March 3, 2012 Leave a comment
EPA’s Global Warming Juggernaut Challenged in Court
Washington, D.C., February 27, 2012 – EPA’s economically ruinous plans for regulating greenhouse gas emissions are being challenged in federal court this week by a broad array of states and private parties, including the Competitive Enterprise Institute, the Science and Environmental Policy Project, and FreedomWorks. A three-judge panel of the U.S. Court of Appeals is scheduled to hear oral arguments on Tuesday and Wednesday in a set of cases challenging EPA’s decision to regulate carbon dioxide and other greenhouse gases as pollutants under the Clean Air Act. The court will also review a series of major EPA regulations based on that decision.
The petitioners argue that EPA acted arbitrarily and illegally in a number of respects: it ignored the severe shortcomings of climate models; it illegally adopted the reports of the Intergovernmental Panel on Climate Change; and it refused to reopen its proceedings in the wake of Climategate. The agency also ignored the fact that its incredibly costly regulations will have no detectable impact on global temperature. Despite their extraordinary economic impacts, their much-ballyhooed benefits will in fact amount to zero.
“The fact that the court is devoting two days to hearing these cases demonstrates the importance of these legal questions. But from a political standpoint, there’s even more at stake,” said CEI Senior Fellow Marlo Lewis. “In 2010, after two decades of global warming advocacy, Congress declined to give EPA explicit authority to regulate greenhouse gases when Senate leaders pulled the plug on cap-and-trade legislation. EPA’s insistence on going forward with its command-and-control agenda despite this defies both history and logic.”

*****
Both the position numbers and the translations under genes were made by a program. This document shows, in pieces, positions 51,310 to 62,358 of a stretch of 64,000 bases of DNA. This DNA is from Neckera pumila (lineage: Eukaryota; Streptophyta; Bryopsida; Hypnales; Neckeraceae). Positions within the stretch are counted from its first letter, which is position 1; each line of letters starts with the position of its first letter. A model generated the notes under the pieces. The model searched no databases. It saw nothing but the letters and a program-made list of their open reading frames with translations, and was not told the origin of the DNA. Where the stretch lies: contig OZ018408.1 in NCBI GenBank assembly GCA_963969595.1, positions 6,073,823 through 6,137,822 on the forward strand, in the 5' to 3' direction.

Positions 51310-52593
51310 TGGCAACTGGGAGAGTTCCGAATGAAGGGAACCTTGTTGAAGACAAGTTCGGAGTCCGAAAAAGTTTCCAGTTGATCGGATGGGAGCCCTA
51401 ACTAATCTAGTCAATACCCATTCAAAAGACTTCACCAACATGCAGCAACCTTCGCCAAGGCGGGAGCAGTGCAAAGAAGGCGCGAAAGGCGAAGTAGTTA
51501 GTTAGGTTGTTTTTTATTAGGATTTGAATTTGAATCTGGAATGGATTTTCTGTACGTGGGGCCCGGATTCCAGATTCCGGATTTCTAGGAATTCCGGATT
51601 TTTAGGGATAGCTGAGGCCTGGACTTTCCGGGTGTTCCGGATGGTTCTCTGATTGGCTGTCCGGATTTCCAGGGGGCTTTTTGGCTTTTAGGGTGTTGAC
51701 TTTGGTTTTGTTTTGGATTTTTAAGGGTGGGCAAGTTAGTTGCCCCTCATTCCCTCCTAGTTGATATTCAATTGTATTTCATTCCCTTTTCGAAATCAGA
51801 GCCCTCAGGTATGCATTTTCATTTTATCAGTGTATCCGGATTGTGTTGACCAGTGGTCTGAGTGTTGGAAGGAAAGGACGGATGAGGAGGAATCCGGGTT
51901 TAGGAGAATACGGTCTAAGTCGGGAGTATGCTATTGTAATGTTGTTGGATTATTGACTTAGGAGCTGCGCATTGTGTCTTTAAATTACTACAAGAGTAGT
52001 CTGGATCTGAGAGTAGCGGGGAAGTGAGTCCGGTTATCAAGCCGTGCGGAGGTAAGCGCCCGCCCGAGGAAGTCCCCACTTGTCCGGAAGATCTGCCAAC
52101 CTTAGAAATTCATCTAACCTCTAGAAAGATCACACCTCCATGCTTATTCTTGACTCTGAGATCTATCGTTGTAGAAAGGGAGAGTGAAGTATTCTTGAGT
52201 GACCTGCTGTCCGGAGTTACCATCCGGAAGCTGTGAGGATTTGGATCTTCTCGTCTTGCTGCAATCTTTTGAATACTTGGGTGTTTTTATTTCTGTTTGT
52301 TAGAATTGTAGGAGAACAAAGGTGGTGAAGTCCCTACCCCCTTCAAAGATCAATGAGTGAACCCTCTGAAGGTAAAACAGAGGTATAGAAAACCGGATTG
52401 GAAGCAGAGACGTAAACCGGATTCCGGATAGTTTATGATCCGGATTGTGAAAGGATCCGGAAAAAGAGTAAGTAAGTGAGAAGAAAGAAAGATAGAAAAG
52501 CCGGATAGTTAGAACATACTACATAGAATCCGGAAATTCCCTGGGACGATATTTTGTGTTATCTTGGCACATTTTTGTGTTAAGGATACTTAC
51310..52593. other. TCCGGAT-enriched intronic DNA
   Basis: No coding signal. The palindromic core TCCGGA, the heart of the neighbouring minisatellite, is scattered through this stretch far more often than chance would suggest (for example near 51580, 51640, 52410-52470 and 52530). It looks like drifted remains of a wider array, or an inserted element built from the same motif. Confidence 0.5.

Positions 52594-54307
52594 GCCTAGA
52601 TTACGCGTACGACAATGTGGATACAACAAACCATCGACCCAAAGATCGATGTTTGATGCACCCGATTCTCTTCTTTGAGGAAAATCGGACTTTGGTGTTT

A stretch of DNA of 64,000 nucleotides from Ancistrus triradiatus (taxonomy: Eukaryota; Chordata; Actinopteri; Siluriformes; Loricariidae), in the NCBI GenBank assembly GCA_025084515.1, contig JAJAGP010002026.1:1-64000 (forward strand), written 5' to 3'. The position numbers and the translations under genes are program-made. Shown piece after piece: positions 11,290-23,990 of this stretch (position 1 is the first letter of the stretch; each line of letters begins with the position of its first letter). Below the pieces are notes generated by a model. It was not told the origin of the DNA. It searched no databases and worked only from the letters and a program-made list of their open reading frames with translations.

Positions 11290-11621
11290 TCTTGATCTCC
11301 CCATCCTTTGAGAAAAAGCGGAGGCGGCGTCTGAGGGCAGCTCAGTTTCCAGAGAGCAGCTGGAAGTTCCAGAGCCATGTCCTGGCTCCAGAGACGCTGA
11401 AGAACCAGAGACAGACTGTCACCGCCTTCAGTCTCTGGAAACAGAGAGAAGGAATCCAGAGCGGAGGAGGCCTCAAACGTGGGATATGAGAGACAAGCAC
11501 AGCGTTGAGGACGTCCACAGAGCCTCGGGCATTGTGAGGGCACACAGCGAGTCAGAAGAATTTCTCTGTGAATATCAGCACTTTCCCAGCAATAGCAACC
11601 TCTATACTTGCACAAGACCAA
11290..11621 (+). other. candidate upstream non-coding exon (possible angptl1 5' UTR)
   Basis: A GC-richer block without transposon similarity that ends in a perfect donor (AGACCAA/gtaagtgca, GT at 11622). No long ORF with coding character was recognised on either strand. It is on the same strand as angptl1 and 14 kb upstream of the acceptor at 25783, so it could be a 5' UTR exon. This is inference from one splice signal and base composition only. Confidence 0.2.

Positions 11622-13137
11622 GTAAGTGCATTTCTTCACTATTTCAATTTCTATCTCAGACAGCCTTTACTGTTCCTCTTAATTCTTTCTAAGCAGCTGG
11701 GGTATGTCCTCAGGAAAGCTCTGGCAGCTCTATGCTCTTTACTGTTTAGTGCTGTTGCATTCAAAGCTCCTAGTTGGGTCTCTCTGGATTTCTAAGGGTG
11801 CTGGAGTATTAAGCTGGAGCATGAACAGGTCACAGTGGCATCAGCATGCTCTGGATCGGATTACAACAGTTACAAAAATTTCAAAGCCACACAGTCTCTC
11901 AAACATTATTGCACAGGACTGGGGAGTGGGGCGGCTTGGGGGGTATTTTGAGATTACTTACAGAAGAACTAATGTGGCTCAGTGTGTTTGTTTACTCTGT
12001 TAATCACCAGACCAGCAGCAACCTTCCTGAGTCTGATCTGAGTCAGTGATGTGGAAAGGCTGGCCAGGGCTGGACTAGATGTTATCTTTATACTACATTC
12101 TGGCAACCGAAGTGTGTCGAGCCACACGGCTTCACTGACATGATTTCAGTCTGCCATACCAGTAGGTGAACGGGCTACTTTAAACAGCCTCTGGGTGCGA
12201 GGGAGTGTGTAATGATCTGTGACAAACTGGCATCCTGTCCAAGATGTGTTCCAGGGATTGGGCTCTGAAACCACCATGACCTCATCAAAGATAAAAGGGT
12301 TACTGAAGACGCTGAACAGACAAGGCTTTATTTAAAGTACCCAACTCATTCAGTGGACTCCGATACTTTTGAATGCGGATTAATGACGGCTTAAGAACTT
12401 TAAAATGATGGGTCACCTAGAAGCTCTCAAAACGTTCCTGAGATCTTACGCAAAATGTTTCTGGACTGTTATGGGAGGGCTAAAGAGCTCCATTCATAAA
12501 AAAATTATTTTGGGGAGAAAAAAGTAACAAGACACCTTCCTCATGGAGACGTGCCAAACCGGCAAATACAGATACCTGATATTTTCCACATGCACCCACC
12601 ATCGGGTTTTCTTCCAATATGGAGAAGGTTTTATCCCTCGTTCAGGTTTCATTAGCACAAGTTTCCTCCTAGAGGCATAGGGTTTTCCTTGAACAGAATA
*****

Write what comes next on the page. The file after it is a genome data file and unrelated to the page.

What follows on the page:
Last year, EPA’s own Inspector General found that the agency based its 2009 “Endangerment Finding” (that emissions from greenhouse gases endanger the public health and welfare) on a flawed and inadequate assessment of climate science, and that EPA’s peer review methodology did not meet OMB requirements for highly influential scientific assessments. (See EPA IG Report)